ELLSWORTH AIR FORCE BASE, S.D. --
ELLSWORTH AIR FORCE BASE, S.D.-- Twelve years ago, on March 27, 2011, history was made when B-1B Lancers, assigned to the 34th Bomb Squadron, launched from Ellsworth Air Force Base, South Dakota, in support of Operation Odyssey Dawn (OOD).
OOD began March 19, 2011 when the North Atlantic Treaty Organization (NATO) put forth a mission to protect civilians from enemy attack during the civil war in Libya.
The 28th Bomb Wing’s participation in OOD commenced when notice was given that in 48 hours, B-1B Lancers would have to be in the air to support the mission and establish a no-flight zone in Libya.
“We were briefed that the base had been asked to launch sorties over to Libya as part of Odyssey Dawn” said Col. Derek Oakley, 28th Operations Group commander. Oakley was a Maj. assigned to the 34th Bomb Squadron at the time. “The question asked was ‘could we do it, do we have the crews to make this happen?’ and at the same time they asked maintenance whether or not we had the jets to make it happen.”
In short, responses to all questions of whether Ellsworth could provide support were yes and soon after, mission planning began. The jets were ready to go, aircrew had been notified about their tasking, and conventional maintenance crew members began to build the joint direct attack munitions (JDAM) that would be used to execute the mission.
“In under 42 hours from notification we had munitions assembled and all the aircraft loaded and jets were launching,” said Thomas Brack, 34th Bomb Squadron unit deployment manager. Brack was a Master Sgt. assigned to the 28th Munitions Squadron during OOD.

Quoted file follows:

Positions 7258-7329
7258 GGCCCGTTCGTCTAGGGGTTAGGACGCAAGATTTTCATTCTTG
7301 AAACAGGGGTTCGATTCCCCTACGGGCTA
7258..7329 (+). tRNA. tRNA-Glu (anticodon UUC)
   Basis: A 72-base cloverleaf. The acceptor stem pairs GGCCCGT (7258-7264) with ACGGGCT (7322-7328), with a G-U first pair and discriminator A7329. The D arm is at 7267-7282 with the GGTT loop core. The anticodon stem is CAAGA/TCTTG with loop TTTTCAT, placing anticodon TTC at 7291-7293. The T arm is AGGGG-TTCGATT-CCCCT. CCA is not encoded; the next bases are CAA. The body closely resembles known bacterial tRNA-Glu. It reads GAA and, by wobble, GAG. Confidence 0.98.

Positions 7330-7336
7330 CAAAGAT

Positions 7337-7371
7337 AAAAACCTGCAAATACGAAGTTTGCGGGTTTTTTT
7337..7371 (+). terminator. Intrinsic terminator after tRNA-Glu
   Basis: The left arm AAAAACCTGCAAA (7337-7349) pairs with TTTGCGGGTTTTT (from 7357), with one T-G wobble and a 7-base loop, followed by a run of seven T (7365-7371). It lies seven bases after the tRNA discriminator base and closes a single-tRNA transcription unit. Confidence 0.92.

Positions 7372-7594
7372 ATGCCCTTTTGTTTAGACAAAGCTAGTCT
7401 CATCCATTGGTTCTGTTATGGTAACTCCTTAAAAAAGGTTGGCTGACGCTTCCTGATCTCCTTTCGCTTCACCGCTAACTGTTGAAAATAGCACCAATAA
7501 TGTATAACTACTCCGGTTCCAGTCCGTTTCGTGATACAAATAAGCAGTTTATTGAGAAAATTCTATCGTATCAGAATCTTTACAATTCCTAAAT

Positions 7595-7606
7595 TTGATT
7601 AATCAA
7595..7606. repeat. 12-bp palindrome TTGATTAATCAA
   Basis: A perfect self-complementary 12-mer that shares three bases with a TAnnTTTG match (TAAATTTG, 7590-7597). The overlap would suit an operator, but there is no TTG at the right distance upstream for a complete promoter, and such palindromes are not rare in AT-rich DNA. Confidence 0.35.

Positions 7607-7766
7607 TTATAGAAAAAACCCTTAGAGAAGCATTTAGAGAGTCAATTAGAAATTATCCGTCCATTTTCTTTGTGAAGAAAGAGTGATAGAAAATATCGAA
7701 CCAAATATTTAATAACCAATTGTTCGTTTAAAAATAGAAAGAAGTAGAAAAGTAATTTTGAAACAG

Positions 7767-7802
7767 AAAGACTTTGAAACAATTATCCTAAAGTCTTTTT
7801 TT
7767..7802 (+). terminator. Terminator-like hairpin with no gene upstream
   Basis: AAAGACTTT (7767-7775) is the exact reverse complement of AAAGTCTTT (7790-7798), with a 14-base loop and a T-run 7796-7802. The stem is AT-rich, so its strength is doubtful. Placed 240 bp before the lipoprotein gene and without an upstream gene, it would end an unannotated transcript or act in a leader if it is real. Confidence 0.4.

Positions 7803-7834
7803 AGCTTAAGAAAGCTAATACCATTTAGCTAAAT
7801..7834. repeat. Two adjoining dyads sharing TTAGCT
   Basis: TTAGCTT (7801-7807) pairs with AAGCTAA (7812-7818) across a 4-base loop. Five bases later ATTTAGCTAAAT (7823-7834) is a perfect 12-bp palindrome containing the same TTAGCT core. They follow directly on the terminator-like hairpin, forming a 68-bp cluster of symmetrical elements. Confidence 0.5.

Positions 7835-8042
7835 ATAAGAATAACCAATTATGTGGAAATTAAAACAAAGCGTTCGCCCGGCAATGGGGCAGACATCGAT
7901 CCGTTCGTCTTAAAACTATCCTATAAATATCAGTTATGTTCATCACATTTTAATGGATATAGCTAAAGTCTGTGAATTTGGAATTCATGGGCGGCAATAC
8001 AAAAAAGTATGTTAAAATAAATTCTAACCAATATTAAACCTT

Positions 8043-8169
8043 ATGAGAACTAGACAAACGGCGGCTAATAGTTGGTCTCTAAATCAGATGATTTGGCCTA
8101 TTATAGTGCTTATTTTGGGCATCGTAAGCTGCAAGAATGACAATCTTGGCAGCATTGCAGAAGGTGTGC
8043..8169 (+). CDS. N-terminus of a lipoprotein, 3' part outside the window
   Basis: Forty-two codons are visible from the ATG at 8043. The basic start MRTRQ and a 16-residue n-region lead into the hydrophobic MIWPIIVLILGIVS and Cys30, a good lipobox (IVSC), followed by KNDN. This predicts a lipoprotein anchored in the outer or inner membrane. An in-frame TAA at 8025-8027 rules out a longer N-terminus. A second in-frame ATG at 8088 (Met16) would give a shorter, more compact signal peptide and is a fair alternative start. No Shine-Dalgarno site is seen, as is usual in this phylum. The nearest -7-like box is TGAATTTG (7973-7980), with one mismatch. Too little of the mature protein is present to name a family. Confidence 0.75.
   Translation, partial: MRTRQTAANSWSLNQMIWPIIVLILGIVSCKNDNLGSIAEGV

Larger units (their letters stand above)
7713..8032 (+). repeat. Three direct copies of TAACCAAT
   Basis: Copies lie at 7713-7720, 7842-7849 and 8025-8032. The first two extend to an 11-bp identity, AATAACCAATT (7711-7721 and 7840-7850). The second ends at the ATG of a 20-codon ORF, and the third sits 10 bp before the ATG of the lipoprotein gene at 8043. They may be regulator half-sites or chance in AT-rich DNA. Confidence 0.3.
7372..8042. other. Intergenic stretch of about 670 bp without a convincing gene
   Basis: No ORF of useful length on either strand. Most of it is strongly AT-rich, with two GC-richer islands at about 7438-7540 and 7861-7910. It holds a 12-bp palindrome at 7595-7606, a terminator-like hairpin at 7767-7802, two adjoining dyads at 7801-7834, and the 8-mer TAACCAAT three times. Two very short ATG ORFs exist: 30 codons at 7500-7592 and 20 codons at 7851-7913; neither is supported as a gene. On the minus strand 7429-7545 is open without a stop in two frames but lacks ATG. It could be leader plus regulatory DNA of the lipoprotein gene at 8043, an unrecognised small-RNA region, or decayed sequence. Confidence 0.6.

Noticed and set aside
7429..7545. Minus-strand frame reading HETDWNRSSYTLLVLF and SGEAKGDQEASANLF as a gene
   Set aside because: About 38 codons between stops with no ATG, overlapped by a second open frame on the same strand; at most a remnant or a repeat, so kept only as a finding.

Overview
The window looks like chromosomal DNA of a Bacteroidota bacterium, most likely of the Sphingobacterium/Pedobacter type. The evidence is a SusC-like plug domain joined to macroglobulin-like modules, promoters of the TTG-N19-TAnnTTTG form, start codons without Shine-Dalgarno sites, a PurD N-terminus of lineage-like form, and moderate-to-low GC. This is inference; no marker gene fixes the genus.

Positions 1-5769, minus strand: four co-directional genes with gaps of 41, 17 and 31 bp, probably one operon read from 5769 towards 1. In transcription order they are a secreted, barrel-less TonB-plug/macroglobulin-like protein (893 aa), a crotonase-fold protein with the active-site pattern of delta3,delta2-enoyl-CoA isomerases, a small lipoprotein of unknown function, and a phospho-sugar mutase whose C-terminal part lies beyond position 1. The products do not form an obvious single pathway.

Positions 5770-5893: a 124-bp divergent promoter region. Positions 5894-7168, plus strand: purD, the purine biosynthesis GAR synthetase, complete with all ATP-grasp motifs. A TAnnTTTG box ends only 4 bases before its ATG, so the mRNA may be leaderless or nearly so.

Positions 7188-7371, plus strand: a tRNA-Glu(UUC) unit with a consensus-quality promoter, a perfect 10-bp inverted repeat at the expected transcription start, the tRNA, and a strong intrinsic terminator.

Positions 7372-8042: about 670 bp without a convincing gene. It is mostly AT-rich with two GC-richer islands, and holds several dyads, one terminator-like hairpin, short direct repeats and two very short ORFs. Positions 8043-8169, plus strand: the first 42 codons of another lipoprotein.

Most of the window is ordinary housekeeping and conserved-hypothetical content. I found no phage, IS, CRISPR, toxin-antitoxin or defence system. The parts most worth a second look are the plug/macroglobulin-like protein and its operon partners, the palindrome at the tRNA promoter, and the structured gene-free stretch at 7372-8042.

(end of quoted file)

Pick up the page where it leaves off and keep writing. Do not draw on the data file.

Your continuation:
In spite of the blizzard-like conditions, Ellsworth Raiders put forth the work required to build over a hundred 2000-pound weapons in under 48 hours.
“We immediately went into two 12-hour shifts, day and night,” said Brack. “Our bomb build site was just going like clockwork, a well-oiled machine, an assembly line of munitions.”
The two days leading up to March 27 proved to be taxing but when the time came, the jets were loaded with JDAMs and ready to depart.
The objective was to destroy ammo depots, combat aircraft and vehicle maintenance, and Libyan air defense sites to ensure the establishment of a no-flight zone.
“It was the first time that I had ever dropped 24 weapons at one time on one bomb run,” said Lt. Col. Christopher McConnell, 37th Bomb Squadron commander. At the time, McConnell as a Capt. assigned to the 34th Bomb Squadron. “It was definitely a moment where you understand that you had trained and prepped for that [mission], but in the end it was the first time, I think, that anybody in our crew had ever executed anything of that significance.”
The initial target run was successful, and the aircrew continued on to Al Udeid Air Base, Qatar, to debrief and rest while the jets were refueled and reloaded with weapons for their second strike on the return flight to Ellsworth.
“It was a quick turn and while that was happening, we as a group went back into the mission planning cell because we were now in charge of planning and briefing the crew to get them back home,” said Col. Seth Spanier, 28th Bomb Wing vice commander. Spanier was a Capt. assigned to the 37th Bomb Squadron and deployed to Al Udeid Air Base at the time. “Also noting that they were going to strike targets again on the way back to Ellsworth.”
After approximately 24 hours, the bombers departed Al Udied and successfully completed their final strike.
“When we landed back at Ellsworth, there was a great sense of accomplishment as to what the Wing had completed,” said McConnell.
Operation Odyssey Dawn showcased the abilities and readiness of Ellsworth Air Force Base as a whole. Ellsworth’s participation in this operation set a precedent for all future taskings by proving the capabilities of not only the B-1, but also that of the personnel attached to the 28th Bomb Wing.
“The part that sticks with me about Odyssey Dawn is that it is the most clear and real vignette that I’ve ever seen that combat operations are a whole of base effort,” said Spanier.